Growing up I occasionally would visit the turn of the century cemetery near my house. A 10 minute walk would put me deep in the woods gazing upon the gray and mossy headstones. Some from the 1800's. Some from only a few years before. There were four headstones that would always catch my eye: the Coffmans. Marbles in the cement created the names of what appeared to be four sisters who died a year or two apart only twenty years before. Taken in their teen years. Standing in the rain and the dimming light of the day I would imagine the family torn apart by tragedy. What happened to these poor girls?
One night I was driving home following the twists and turns of the country road through the Nestucca River valley. Typical of the coast the rain is pounding my windshield and my headlights barely pierce the darkness. As I round a corner I see a young man standing on the roadside drenched and holding out his thumb. Feeling for him I pull over and offer a ride. As he opens the door a gust of wind blows in the rain and some fall leaves.
He tells me his name is Randy Coffman and he's going home after being gone for some years. His family only lives a couple of farms down from mine, but somehow I had never met them before. Remembering the sad marbles embedded in the headstones I ask him if he is related to the girls in the cemetery. "Yes," he says quietly, "those are my older sisters." Randy tells me how the family felt cursed, as one by one the girls perished in random accidents. A drowning took Martha, an aneurysm felled Jess, a fire Darcy. "Me and Heather knew we were next," he told me. "Heather slipped on the rocks down by Agate Beach. She hit her head." "I'm so sorry," I said.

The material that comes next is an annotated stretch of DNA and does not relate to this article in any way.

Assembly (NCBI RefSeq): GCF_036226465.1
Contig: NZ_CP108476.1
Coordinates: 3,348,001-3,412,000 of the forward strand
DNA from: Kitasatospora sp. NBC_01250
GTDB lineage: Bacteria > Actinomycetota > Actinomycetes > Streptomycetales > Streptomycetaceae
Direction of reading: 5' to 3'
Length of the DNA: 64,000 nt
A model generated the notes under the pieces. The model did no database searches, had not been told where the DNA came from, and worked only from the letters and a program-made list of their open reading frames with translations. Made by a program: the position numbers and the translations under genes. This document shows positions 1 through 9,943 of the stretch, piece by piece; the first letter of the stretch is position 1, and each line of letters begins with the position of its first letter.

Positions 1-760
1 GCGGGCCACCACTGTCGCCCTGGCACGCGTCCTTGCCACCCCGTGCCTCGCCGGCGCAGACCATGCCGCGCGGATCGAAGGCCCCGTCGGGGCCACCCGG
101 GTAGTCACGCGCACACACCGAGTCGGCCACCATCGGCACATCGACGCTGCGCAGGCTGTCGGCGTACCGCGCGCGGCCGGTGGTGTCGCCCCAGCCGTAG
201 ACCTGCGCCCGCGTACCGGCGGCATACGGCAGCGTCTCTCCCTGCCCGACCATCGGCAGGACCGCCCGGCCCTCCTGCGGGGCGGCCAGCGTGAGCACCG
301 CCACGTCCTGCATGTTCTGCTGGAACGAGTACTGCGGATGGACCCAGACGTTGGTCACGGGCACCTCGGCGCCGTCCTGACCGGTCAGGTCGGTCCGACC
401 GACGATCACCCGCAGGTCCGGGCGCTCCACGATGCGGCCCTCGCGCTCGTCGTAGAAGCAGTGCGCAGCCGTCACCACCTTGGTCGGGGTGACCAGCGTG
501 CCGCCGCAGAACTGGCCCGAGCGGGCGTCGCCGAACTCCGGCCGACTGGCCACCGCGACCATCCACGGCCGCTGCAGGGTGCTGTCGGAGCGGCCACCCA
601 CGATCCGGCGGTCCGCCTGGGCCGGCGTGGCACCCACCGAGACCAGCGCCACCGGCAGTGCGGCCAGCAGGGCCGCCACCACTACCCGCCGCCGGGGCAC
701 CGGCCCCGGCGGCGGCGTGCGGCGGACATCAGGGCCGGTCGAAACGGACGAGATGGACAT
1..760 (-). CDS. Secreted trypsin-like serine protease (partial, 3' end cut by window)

I dropped Randy off at a farmhouse where I had never seen the lights on. It was dark and the house was in disrepair. He told me his parents were on their way home so I left him with the wind and rain. I pulled into my driveway and made my into the house, contemplating the poor Coffman family.
At the dinner table I asked Mom and Dad about the Coffmans. "That poor family," my Mom said. "Such a sad story." "I gave Randy Coffman a ride and he told me about it. Those poor girls," I said. My Dad's eyes grew big and my Mom gasped just a bit. "Did you say Randy Coffman?" my Dad asked. "Yeah," I replied. "He told me about what happened to his sisters. So sad!" "I'm sorry," my Dad said. "You must be mistaken. Randy Coffman died in a car wreck twenty years ago."